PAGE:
One of the added benefits of this visit has been the time I had to talk with my brother-in-law and his wife – a recently returned mission president. On one of our drives out to see some of the amazing seascapes of New Zealand, I took the opportunity to ask them what their advice would be to newly returned missionaries and their families. Their response surprised me, but made complete sense.

Preach My Gospel

As each of their departing missionaries met with them for the last time, my brother-in-law would hand them a new daily planner (your returning missionary will know what that is), and then he would invite them to review the 13 planning guidelines on pages 147-149 of the Preach My Gospel booklet.

Even tho’ those guidelines refer to a missionaries weekly planning session, and much of it focuses on investigators, baptisms, confirmations and teaching opportunities, they would discuss with the returning missionary how this kind of guideline would help them when they went home. The challenge was then given to each returning missionary to continue using this daily planner in the context of their new life; to find new meaning from something they were familiar with. Replacing the missionary focus with a focus on school, work, spiritual and social activities.

What do I think?

I love this whole concept…purely from the point of view that it allows for a smoother transition from missionary to returned missionary. This kind of planning would be so ingrained in the missionaries psyche that extending it into their new life would be a great way to make a softer shift from one life to the next. The missionary can make that transition in such a way that they can incorporate many of the things they have been doing over the last 18 months to 2 years into their new life.

Of course there would need to be a different interpretation of each guideline in terms of their new life, but that is part of the process of things; finding new meaning with the help from something that is familiar to them.

For your information, I have listed those 13 guidelines below. As parents it might well be a good idea to become familiar with them so that you can be ready to discuss this idea with your returned missionary.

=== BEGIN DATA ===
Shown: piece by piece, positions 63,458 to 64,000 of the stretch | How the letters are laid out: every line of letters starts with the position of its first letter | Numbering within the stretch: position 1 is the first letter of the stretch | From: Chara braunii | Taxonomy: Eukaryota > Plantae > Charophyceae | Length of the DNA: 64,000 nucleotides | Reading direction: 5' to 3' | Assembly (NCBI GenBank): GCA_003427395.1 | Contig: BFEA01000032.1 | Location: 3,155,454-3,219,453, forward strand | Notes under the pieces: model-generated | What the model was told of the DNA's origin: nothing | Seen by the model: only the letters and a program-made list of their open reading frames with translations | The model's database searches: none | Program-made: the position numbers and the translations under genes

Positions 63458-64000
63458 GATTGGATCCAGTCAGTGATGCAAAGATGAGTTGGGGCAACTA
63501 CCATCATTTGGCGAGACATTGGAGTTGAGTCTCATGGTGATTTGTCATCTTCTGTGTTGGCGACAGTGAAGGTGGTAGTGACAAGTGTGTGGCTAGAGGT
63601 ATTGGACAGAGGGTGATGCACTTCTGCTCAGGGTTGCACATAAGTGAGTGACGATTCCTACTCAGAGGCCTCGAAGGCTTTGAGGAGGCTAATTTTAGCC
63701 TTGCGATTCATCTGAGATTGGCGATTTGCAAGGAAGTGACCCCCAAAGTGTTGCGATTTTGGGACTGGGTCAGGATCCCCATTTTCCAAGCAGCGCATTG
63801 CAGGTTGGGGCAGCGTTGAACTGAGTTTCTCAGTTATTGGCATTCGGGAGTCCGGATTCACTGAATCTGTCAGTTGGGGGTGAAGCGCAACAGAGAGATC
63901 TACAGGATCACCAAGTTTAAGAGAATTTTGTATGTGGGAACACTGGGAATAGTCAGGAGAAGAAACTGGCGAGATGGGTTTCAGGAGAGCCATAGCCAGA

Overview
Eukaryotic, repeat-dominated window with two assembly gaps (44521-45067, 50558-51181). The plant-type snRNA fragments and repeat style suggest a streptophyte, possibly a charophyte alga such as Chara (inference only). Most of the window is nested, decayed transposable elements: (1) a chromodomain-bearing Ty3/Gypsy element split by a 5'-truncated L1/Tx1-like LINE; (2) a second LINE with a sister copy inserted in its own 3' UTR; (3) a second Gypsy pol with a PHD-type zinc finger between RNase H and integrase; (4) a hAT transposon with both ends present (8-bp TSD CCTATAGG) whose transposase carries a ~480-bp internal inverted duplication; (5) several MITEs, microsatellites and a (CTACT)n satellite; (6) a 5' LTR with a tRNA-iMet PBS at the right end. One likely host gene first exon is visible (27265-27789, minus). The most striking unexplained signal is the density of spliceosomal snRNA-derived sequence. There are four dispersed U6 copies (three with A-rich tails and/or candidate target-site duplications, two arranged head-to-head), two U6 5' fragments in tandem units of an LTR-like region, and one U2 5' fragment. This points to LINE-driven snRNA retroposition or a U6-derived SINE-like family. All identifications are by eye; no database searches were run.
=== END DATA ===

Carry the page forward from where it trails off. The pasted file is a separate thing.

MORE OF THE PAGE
1. Pray for and seek inspiration
  2. Set goals and make plans for investigators to be baptised and confirmed in the coming week
  3. Set goals and make plans for investigators with a baptismal date
  4. Set goals and make plans to help investigators attend sacrament meeting
  5. Set goals and make plans for lessons to be taught to progressing investigators
  6. Set goals and make plans for lessons to be taught to other investigators
  7. Set goals and make plans to contact and teach referrals received from members, investigators, nonmembers, and church headquarters
  8. Set goals and make plans to seek more referrals from members, investigators, and non members
  9. Set goals and make plans for lessons you will teach to recent converts and less-active members
  10. Set goals and make plans to find new investigators
  11. Plan how to work with ward council
  12. Schedule meetings that occur regularly
  13. Conduct companionship inventory

What I do know is that in my final email to my missionary daughter (today), I will be suggesting she bring home an unused daily planner so that we can talk about this idea when she arrives home in 4 days time.

Getting Help

Part 9 of ‘The Return of the Missionary’ Series.

For many parents, family and friends it is all they can do to assist the missionary to find their place in the world when they return. Not always, but sometimes, it requires the help of others to make that transition.


From Dave and Wendy Ulrich

Getting help. Sometimes missionaries face more than temporary adjustments to returning home. Some struggle to make sense out of disappointments or negative experiences as missionaries. Others stop being active in the Church, or still seem lost many weeks after returning home. Some assume that since they completed an honorable mission, God should take care of them better than He seems to be doing. Parents, bishops, other missionaries, siblings, former advisors, teachers, and professional counselors may help such missionaries to make peace with their mission, sort out problems, and get back on track.

Conclusion. Transitions take time. The first year home from a mission seems to be especially vulnerable, and if other family or life transitions are thrown in at the same time this can dramatically multiply the stress your missionary feels. Model tolerance for ambiguity, humor, baby steps, decision-making and problem-solving skills, self-forgiveness, adult spirituality, and loving connections and acceptance. And enjoy the ride!